Arts Programs in NYC Schools

On Wednesday, the NY Times City Room blog featured this post about arts education in NYC schools. Although there were more arts offerings last year than the year before, arts education made up an even smaller portion of schools’ budgets.

The Department of Education’s annual report on arts in schools focuses mainly on numbers – the percentage of schools that offer programs in the arts by discipline, the number of full-time certified arts teachers in schools, the percentage of students in high school who participate in elective arts courses, etc – while rarely accounting for quality of arts programming. Assessing quality is certainly more challenging than assessing quantity, but it’s a critical step for understanding what changes need to be implemented in order to improve and expand arts education.

The report does mention the importance of professional development to ensure quality arts teachers, but what about evaluating both content and structure of programs offered in music, theater, dance, and visual art? And how about surveying students to better understand which programs are most effective? (The semester-long dance class offered at my high school was a cross between an aerobic workout and cheerleading – even students without any dance background agreed on this). All of this falls under the category of “Next Steps” in the report, and it looks like a “quality rubric” is being field-tested by NYU’s Institute for Education and Social Policy. Let’s hope that it’s an effective tool that will be fully implemented soon.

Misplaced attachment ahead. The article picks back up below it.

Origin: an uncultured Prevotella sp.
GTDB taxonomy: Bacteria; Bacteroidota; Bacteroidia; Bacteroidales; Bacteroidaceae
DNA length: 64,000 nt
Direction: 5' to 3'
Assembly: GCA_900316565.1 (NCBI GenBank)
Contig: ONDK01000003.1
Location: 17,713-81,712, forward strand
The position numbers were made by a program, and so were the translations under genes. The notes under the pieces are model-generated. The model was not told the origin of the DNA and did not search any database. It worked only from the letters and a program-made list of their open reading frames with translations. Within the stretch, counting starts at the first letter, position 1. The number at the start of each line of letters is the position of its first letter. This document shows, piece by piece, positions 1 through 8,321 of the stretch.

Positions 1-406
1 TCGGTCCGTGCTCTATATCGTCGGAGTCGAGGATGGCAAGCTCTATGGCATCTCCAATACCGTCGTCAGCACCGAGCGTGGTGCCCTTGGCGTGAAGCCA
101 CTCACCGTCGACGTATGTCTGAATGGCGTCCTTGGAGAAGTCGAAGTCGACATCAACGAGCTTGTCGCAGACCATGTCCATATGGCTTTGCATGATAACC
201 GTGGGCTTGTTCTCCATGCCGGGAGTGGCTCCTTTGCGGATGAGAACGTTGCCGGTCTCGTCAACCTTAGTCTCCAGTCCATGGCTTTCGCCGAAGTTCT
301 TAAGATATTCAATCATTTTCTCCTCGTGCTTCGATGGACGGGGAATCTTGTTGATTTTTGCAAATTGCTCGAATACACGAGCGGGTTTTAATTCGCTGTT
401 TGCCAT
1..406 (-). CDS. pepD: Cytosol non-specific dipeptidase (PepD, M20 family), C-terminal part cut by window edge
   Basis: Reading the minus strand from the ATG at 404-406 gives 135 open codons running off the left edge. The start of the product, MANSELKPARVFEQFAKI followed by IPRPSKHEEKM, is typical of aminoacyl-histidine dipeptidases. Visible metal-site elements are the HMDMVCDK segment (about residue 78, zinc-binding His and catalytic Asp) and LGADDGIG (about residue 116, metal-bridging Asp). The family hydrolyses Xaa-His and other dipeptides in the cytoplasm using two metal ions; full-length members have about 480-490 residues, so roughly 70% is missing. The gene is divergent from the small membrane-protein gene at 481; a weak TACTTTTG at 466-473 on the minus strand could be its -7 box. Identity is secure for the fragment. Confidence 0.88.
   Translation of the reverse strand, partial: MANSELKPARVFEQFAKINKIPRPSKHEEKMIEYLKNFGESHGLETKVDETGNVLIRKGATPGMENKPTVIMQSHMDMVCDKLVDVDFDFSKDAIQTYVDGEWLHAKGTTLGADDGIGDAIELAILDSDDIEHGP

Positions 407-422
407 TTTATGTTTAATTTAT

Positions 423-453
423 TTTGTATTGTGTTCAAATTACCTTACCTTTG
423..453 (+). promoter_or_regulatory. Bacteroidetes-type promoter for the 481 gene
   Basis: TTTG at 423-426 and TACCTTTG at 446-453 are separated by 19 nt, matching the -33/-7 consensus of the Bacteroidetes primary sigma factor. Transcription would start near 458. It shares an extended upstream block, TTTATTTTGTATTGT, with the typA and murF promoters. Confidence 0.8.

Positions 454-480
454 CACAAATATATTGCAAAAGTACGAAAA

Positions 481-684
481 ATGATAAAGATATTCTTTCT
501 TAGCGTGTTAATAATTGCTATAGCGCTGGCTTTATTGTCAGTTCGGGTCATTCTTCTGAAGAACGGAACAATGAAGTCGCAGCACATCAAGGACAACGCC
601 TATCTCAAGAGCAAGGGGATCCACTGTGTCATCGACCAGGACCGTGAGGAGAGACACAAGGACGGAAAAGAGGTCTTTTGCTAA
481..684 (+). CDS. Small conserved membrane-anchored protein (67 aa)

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One Response to Arts Programs in NYC Schools

  1. Danielle says:

    Honestly, I think for real change in this area to occur, we need to change the way society views arts education. I have to admit that when I was applying for jobs outside the arts sector, I felt a little penalized for having been a dance major. Never mind that it’s one of the toughest majors to complete, solely because of the amount of time you have to spend in the studio, or that my academic dance classes were all just as (or more!)rigorous and demanding as my other classes. It’s been proven over and over again that the discipline gained from studying the arts translates into all areas of a person’s life, so why are artists in the country still treated like second class citizens?

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